Zimbabwe: The Case for Engagement
Zimbabwe: The Case for Engagement
Speech / Africa 9 minutes

Zimbabwe: The Case for Engagement

Testimony by Donald Steinberg, Deputy President, International Crisis Group, to U.S. Subcommittee on Africa, "Exploring U.S. Policy Options toward Zimbabwe's Transition", 30 September 2009.

Mr. Chairman. I would like to thank you and ranking member Senator Isakson for bringing us together today to explore policy options toward the transition in Zimbabwe, and for your continuing leadership on these issues.

As an international non-governmental organization committed to preventing and ending deadly conflict, International Crisis Group believes that Zimbabwe now has its best chance in a decade to put behind it the divisions, abuses, and self-implosion that has been the legacy of the abusive regime of Robert Mugabe. The combination of an inclusive government, a re-emerging and vibrant civil society, an educated population and work force, a once-rich manufacturing, agricultural and mining sector waiting for recovery; and the good will of countries in its region and beyond can open the door to a post-conflict recovery that would benefit both its long-suffering people and the broader southern African region.

But for all the hopeful possibilities inherent in this situation, a "wait-and-see" attitude from the international community, including the United States, risks creating a self-fulfilling prophecy of a return to conflict and repression.

MDC's Entry into Government

When Morgan Tsvangirai led his party, the Movement for Democratic Change (MDC), into a unity government with Zimbabwe African National Union (ZANU-PF) in February 2009 under the terms of the Global Political Accord, sceptics gave the new formation little chance of success. Tsvangirai and the MDC were portrayed as neophytes who would soon become the latest victims of Mugabe's "divide, rule, co-opt and destroy" strategy. It was broadly understood that the MDC position was driven by a pragmatic assessment of their options. Mugabe and his hard-line allies and security forces held most of the cards: a monopoly on force, a willingness to repress and abuse its political opponents, and the obsequious support of South African President Thabo Mbeki, charged by the Southern African Development Community to negotiate a solution to the long-standing electoral and political crisis. The MDC calculated that its capacity to affect change would be greater within government than outside it.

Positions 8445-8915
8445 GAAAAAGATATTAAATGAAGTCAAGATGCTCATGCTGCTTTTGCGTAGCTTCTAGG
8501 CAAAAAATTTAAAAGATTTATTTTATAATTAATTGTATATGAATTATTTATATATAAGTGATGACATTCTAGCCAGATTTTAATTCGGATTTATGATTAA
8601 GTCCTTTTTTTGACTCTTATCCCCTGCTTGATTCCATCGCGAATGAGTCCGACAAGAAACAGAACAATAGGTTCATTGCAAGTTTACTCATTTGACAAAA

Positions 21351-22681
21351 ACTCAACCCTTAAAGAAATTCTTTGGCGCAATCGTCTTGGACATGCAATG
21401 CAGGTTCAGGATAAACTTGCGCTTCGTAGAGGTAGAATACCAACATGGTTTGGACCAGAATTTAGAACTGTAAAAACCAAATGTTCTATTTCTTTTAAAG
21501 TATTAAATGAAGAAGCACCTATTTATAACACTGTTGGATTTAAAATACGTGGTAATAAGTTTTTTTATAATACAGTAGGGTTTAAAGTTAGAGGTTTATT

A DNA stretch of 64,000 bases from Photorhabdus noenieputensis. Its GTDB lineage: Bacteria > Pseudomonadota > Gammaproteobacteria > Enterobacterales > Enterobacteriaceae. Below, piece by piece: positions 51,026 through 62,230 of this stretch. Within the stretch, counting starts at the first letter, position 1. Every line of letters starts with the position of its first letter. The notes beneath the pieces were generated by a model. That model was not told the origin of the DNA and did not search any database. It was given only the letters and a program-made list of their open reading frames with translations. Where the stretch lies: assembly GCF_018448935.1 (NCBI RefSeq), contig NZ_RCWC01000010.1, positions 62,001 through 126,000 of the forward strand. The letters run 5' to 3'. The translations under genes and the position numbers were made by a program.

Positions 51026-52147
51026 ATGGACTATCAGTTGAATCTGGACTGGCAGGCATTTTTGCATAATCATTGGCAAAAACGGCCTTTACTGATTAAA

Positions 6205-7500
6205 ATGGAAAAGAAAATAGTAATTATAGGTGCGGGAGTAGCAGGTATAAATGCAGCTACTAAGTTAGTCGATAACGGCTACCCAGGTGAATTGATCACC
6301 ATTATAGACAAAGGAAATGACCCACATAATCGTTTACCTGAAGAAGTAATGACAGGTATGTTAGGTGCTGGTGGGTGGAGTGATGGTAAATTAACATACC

Understandably repulsed by the autocratic actions, human rights abuses, and corrupt practices of Mugabe and his coterie, foreign donors - including the United States - have held back on support to the new government in which they maintain the upper hand. The original approach of providing only narrowly defined humanitarian assistance was eventually modified to a position described as "humanitarian-plus," and included support for not only life-saving emergency projects, but also for agricultural recovery, civil servants involved in relief exercises, and health and educational institutions. This approach was seen as balancing a desire to improve the lot of Zimbabwe's population with continuing pressure on the actors in the new government - especially Mugabe and ZANU-PF - to meet their commitments toward a transition to democracy governance.

Against long odds, the new government started out reasonably well. Many schools and hospitals re-opened. The Zimbabwe dollar, which had been turned into an international joke by multi-billion percent inflation, was shelved. Civil servants were paid a small stipend and returned to work; goods started to return to empty store shelves; a cholera epidemic was brought under control; and a bipartisan parliamentary committee was formed to reform the constitution. Human rights activists reported a significant drop in government abuses.

An ambitious reconstruction program - the Short-Term Economic Recovery Programme - identified the need for about $8.5 billion in resources, including foreign assistance and investment, and was generally well-received by foreign donors and the Bretton Woods institutions. Prime Minister Tsvangirai, Finance Minister Tendai Biti and their MDC party received much of the credit for these developments - even from the rank-and-file army - and a new sense of hope returned to Zimbabwe.

But Tsvangirai could see clearly that these changes were fragile and pleaded for foreign help to consolidate them. "Don't make us pay for working with Mugabe," he wrote in a powerful opinion piece in the London Times.